1. Google Glass may teach you Morse code within hours!

Google Glass may teach you Morse code within hours!

Scientists have used Google Glass to teach people Morse code within four hours using a series of vibrations felt near the ear.

By: | Washington | Published: October 29, 2016 5:50 PM
google glass After those few hours, they were 94 per cent accurate keying a sentence that included every letter of the alphabet and 98 per cent accurate writing codes for every letter. (Source: Reuters)

Scientists have used Google Glass to teach people Morse code within four hours using a series of vibrations felt near the ear. Participants learned it without paying attention to the signals – they played games while feeling the taps and hearing the corresponding letters.

After those few hours, they were 94 per cent accurate keying a sentence that included every letter of the alphabet and 98 per cent accurate writing codes for every letter.

Researchers at the Georgia Institute of Technology in the US decided to use Glass for this study because it has both a built-in speaker and tapper (Glass’s bone-conduction transducer).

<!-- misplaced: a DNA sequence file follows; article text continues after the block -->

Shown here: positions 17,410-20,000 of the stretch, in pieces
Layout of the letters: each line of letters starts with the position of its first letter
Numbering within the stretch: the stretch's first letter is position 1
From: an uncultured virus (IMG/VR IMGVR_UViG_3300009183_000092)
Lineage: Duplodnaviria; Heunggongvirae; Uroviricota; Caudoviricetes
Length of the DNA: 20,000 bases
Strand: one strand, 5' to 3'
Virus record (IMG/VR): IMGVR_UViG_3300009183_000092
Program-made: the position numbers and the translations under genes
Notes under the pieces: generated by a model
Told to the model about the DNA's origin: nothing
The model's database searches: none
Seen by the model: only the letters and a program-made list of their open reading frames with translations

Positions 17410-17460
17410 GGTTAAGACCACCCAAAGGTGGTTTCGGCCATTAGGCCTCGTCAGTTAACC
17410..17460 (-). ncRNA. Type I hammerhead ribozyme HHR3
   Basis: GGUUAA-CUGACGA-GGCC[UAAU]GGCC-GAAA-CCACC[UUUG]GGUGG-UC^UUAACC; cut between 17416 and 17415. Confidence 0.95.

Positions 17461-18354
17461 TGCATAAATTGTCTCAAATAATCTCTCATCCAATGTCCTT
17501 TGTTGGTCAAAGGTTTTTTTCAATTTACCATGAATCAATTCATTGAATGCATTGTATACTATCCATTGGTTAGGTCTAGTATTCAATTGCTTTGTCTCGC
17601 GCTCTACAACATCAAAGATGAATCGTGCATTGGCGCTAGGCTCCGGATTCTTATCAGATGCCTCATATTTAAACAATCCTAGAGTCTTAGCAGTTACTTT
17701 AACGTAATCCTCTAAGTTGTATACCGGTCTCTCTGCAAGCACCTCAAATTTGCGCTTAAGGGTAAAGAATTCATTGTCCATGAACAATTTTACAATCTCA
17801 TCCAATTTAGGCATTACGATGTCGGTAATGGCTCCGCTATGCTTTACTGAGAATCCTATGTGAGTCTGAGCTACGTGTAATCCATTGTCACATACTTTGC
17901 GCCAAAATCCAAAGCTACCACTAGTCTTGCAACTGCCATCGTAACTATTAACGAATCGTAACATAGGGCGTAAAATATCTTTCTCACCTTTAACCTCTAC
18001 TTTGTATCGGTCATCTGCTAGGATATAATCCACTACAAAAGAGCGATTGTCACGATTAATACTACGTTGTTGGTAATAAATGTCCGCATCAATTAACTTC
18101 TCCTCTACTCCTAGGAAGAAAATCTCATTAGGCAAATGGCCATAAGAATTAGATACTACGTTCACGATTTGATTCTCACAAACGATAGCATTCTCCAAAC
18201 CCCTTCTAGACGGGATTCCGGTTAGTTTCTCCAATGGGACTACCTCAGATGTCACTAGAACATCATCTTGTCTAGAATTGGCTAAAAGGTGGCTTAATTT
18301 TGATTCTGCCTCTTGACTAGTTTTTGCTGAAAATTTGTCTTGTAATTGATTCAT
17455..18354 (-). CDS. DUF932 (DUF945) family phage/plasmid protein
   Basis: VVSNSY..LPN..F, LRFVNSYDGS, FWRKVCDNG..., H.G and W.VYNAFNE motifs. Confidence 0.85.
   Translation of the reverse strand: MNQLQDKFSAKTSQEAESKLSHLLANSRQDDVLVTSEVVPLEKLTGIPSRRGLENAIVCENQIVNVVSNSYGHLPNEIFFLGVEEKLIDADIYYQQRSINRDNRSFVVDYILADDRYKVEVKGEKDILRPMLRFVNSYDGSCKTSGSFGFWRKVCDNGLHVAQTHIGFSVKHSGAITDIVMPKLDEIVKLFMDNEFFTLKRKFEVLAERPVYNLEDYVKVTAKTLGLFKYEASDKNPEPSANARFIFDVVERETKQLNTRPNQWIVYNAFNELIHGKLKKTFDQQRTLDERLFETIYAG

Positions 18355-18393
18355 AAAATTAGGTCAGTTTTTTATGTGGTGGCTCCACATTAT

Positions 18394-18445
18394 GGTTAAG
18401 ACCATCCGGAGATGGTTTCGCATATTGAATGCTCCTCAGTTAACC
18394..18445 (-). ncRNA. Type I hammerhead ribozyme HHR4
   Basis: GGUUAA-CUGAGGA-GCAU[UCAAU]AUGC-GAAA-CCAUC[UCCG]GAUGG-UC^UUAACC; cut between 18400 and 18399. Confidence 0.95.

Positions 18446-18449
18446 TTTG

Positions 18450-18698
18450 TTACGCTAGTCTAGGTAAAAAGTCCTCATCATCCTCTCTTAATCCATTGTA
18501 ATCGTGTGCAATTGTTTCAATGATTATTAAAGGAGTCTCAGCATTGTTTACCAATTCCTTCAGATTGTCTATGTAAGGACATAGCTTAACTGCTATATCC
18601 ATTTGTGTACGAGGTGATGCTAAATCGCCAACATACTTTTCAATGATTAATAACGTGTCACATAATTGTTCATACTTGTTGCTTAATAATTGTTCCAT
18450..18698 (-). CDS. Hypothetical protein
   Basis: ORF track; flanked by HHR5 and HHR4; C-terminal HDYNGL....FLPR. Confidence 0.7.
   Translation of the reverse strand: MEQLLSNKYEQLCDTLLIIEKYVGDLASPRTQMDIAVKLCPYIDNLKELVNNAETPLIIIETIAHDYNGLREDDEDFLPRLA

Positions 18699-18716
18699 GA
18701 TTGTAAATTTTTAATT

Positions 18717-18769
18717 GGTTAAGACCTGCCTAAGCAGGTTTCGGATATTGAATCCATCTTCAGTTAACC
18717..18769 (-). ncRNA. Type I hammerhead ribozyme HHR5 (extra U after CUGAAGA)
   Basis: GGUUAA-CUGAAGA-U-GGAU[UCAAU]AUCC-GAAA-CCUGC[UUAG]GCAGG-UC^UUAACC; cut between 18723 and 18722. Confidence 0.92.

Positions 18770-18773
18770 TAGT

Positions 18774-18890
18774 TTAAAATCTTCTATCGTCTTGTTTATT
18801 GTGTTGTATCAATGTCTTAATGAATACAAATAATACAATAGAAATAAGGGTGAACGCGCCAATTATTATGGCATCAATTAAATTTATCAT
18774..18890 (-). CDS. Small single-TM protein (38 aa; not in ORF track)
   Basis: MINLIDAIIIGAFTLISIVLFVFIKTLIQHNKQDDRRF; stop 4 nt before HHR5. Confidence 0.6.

In the study, participants played a game while feeling vibration taps between their temple and ear.

The taps represented the dots and dashes of Morse code and passively “taught” users through their tactile senses – even while they were distracted by the game.

The taps were created when researchers sent a very low-frequency signal to Glass’s speaker system. At less than 15 Hertz, the signal was below hearing range but, because it was played very slowly, the sound was felt as a vibration.

Half of the participants in the study felt the vibration taps and heads a voice prompt for each corresponding letter. The other half – the control group – felt no taps to help them learn.

Participants were tested throughout the study on their knowledge of Morse code and their ability to type it.

After less than four hours of feeling every letter, everyone was challenged to type the alphabet in Morse code in a final test.

The control group was accurate only half the time. Those who felt the passive cues were nearly perfect.

“This research also shows that other common devices with an actuator could be used for passive haptic learning,” said Thad Starner, professor at Georgia Tech.

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